The CIO of the U.S. Federal Government mandated a cloud-first initiative. For a government body to want all agencies to be cloud based is quite progressive, you have to admit.
The question becomes – if the government of the United States is making cloud a top priority – where does your company fall in?
Usually, we all think of the government as moving extremely slowly and cautiously. If that’s the case, and cloud is something they are just getting onto – you would think that the entire world has moved on to cloud 2.0 by now.
So now the question is – why is your company moving slower than a government? What is holding you back?
Not Joining the Cloud because of Security Concerns?
Most organizations have a primary data center. This may take the form of co-location within a data center provider or sit within one of their own facilities. Ideally, they have also set up a secondary site that replicates data for BC/DR purposes (business continuity, disaster recovery).
Often though, we find that the cost of buying equipment and then running it in a data center is seen as a burdensome cost – so whatever can be done to keep it minimal goes into effect. The result is a ‘good enough’ data center.
Contrast that mindset to that of a cloud service provider, such as yours truly – dinCloud. As a cloud service provider – our livelihood is based on recruiting a customer and retaining a customer. That means, we need to invest in the highest standards for data center facilities and maintenance. At least speaking for ourselves, we have multiple data centers (for BC/DR and geographic options) with multiple layers of physical security. You can read more about these on our cloud security page.
Then we have layers of security on the virtual data center itself. Each virtual data center is part of our built-for-cloud, software-defined architecture. This means that every customer has a private and separate isolated data center – protected by an individual firewall on the front end. Then there are layers of malware protection and intrusion detection and monitoring that take place.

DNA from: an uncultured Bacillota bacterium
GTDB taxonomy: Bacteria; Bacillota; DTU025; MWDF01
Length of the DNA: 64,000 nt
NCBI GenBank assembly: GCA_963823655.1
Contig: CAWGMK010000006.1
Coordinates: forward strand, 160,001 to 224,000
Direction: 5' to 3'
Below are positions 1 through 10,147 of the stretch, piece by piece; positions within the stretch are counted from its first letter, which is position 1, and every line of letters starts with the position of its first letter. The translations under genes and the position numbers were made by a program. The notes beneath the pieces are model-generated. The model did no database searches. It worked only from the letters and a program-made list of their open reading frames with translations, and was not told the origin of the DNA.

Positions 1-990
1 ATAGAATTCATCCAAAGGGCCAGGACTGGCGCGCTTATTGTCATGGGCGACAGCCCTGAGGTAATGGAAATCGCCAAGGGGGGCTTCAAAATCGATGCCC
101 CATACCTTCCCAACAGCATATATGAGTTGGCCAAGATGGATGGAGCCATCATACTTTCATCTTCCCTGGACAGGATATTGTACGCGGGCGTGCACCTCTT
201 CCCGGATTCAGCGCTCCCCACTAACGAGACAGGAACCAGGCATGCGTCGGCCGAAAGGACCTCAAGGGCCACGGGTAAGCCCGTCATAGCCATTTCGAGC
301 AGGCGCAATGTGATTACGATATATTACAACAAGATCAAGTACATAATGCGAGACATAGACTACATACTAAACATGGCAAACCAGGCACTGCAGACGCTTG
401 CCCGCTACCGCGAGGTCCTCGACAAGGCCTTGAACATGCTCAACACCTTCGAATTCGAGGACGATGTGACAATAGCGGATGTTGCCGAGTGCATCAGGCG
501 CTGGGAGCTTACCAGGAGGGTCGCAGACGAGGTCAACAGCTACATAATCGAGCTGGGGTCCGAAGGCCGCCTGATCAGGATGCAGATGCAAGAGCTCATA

Then of course there are data replication and data center / disaster recovery components built-in with cloud service providers. You should be easily able to add business continuity to your virtual data center, at a fraction of the cost, and on a pay-as-you-go model as compared to keeping two of your own data centers.
You can probably start to get a sense at the level of thought that a cloud service provider must go through. In our eyes at least. Our philosophy at dinCloud is to protect customer data, whether it is in motion (going back and forth from the data center) or at rest (sitting in secure storage within the data center). This along with giving customers the keys, e.g., control through our cloud orchestration platform dinManage should put your mind at ease.
So don’t be shy – move to the cloud – before you lose any competitive edge.